What we are looking at here is quite complex. Its [sic] the head and shoulders of Mercury made from linked structures. The structures have a gold color to them. This reminded me a lot of the old Mercury dimes I collected when I was a kid. The winged head is what really gave this Mars formation away.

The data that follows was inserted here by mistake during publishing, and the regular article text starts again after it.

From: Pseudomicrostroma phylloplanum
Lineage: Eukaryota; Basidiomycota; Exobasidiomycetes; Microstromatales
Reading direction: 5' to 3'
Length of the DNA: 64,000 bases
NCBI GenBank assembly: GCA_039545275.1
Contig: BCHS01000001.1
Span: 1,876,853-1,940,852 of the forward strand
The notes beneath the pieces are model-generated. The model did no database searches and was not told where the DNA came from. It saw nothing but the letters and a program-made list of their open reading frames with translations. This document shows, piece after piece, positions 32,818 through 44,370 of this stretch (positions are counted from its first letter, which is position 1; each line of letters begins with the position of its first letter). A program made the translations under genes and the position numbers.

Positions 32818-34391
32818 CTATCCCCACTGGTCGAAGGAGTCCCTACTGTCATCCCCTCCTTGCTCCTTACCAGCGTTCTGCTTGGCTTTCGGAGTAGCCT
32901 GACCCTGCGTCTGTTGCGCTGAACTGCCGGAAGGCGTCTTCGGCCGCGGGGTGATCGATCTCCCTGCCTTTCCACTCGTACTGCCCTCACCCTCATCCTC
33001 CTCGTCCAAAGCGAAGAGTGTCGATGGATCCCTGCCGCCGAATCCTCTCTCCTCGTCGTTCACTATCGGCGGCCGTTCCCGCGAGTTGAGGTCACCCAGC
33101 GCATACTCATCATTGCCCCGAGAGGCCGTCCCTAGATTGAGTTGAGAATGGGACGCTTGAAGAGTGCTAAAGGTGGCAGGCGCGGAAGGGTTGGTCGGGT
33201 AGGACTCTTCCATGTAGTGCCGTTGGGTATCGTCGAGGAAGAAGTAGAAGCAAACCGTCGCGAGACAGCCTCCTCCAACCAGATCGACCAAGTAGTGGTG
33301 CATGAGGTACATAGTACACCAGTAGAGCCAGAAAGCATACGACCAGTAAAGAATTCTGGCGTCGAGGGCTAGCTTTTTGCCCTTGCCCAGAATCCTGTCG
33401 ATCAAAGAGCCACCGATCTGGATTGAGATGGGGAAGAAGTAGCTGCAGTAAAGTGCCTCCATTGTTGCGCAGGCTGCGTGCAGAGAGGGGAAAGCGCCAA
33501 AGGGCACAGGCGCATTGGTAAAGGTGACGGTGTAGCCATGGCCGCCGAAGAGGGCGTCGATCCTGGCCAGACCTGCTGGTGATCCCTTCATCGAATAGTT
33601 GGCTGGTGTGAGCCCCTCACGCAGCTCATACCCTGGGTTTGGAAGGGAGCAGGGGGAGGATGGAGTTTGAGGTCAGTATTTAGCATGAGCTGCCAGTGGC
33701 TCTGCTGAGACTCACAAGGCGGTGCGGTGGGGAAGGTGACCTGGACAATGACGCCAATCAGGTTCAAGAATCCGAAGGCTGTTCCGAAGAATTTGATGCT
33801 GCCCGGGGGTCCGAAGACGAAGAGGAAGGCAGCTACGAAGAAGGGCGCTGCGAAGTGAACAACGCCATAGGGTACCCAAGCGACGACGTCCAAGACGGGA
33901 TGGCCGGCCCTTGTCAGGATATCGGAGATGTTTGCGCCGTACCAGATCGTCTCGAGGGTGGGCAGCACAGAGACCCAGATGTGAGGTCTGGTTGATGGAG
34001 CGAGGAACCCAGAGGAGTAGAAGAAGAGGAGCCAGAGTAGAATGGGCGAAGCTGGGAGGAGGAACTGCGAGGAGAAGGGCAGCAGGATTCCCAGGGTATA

But what’s especially funny is that neither Waring nor the Inquisitr writer who recycled him is aware that the “Mercury” dime is a misnomer. The figure depicted on the coin isn’t Mercury, and it isn’t even a man. The head wears the distinctive Phrygian cap of Liberty, and the woman wearing that hat and representing the goddess Liberty is believed to be modeled on Elsie Stevens, the wife of poet Wallace Stevens, whom sculptor Adolph Weinman had used as his model for an earlier bust. The Martians, though, must have had incredible foresight, not just to know that Elsie Stevens would be born thousands of years later but that U.S. Mint officials would have misread the 1890 act that restricted changes in coinage to no more than once per quarter century as requiring a change in design, prompting the creation of the Mercury dime in 1916.